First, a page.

NEWS


 

ZEALANDIA Mātauranga Māori Summer Scholarship

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Mātauranga Māori is Māori knowledge systems, and an area of increasingly wider interest as it works to complement Western science systems.  The ZEALANDIA Mātauranga Māori Summer Scholarship programme began in the summer of 2019/2020 to provide the sanctuary a mātauranga Māori perspective into areas of sanctuary relevance. Read more about our researchers here. 

Unique plant coming to the valley

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What plant has no leaves or stems? Pua o te Rēinga/Dactylanthus taylorii!

Pua o te Rēinga is New Zealand’s only endemic (unique to NZ) plant that is fully parasitic. Unlike most plants that use photosynthesis for energy, it gets its energy by attaching to the root of a host tree and taking nutrients from it. The host root then develops a flared surface that the pua o te Rēinga can grow around. The tree is not harmed in this process, and both species are able to coexist together.

Environmental DNA

What is it?

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How do we monitor wildlife that we can’t always see, particularly in water? The answer is environmental DNA (eDNA).  This process works by collecting water samples that get tested for trace elements of DNA left by the species living in the habitat. By gaining a better picture of what lives where, we can start to understand how we might create a healthier environment.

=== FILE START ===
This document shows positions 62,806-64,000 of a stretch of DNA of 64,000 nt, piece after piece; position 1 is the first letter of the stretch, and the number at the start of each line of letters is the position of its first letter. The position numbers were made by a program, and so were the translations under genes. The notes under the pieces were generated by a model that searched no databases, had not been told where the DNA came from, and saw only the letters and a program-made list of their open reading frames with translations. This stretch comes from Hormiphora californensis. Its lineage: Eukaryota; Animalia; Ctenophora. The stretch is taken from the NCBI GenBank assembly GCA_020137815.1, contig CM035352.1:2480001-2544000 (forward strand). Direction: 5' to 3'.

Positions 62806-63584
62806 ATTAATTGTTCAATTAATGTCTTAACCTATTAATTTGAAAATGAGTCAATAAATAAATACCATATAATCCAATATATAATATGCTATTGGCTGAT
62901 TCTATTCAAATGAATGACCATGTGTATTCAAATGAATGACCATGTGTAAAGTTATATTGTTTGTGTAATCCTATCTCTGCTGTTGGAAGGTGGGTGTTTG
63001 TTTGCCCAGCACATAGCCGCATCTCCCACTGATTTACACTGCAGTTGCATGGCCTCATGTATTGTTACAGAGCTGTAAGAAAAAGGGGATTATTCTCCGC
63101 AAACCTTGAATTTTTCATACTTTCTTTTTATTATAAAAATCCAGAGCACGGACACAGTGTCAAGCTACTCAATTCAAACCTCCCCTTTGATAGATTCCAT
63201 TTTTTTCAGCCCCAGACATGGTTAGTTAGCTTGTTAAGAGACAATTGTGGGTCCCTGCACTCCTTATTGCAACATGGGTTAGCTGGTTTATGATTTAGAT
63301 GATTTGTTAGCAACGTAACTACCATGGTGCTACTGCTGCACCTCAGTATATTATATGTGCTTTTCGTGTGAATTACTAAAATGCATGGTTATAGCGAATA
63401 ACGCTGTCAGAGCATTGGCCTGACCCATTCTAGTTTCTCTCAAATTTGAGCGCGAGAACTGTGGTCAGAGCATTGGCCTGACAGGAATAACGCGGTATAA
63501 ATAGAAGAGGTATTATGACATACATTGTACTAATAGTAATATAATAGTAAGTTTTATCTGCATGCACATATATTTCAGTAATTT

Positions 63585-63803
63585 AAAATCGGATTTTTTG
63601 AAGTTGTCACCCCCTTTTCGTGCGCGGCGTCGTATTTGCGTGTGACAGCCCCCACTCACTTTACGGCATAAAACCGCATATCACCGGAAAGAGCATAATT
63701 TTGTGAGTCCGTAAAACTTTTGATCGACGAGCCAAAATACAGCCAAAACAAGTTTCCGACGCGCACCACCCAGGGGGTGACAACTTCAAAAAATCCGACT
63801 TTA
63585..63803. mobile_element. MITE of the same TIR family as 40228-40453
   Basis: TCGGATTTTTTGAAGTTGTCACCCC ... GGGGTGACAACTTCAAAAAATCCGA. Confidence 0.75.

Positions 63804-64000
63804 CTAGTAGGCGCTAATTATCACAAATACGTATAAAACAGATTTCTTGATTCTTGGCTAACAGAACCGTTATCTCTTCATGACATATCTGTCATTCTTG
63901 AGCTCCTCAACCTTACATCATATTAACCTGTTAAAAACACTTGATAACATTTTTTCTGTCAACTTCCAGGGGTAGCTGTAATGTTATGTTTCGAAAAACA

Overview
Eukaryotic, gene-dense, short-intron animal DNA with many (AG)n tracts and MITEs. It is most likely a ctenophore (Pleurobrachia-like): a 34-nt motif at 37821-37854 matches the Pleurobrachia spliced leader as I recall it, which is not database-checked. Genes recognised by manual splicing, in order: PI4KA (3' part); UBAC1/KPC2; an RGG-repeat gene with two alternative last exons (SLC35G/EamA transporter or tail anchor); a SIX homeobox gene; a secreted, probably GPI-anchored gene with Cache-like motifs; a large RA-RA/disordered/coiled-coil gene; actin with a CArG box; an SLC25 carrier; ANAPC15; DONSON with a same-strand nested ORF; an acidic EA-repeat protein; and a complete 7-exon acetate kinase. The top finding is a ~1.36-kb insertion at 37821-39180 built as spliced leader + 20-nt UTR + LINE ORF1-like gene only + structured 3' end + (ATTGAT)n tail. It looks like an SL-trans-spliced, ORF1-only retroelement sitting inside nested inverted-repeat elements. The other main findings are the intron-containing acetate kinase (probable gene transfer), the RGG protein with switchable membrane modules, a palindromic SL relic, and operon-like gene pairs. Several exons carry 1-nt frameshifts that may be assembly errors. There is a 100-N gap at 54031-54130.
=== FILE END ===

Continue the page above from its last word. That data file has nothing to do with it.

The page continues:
"As good as it gets"

An article by ZEALANDIA Storyteller, Libby Clark

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My blinkers have been removed.  

Until recently, my love for and commitment to Zealandia has largely been focused inside the fence. Sure, I knew about the halo effect: how kākā are now all over Wellington, how tīeke are nesting in Polhill Gully, how kererū and kākāriki frequent Karori, how tūī are a common sight and sound in our gardens. 

And I had heard of Sanctuary to Sea, with a vague understanding that it was about the Kaiwharawhara Stream. 

Now that my blinkers are off, a whole new perspective has opened up for me. With the Sanctuary to Sea project, Zealandia’s ‘Living with Nature’ kaupapa has embraced an aspirational and transformative focus beyond the fence. 

 

 

Tuna/eel release to keep population thriving

Article by Elizabeth Hibbs

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Last week the tuna/eels living in the wetlands and streams at ZEALANDIA – Te Māra a Tāne were captured and released downstream beyond the sanctuary. As part of the Roto Kawau/lower reservoir restoration project, rangers worked alongside mana whenua, Taranaki Whānui, to carry out the translocation. Read on to find out what’s the issue with eels and why we need to do this. 

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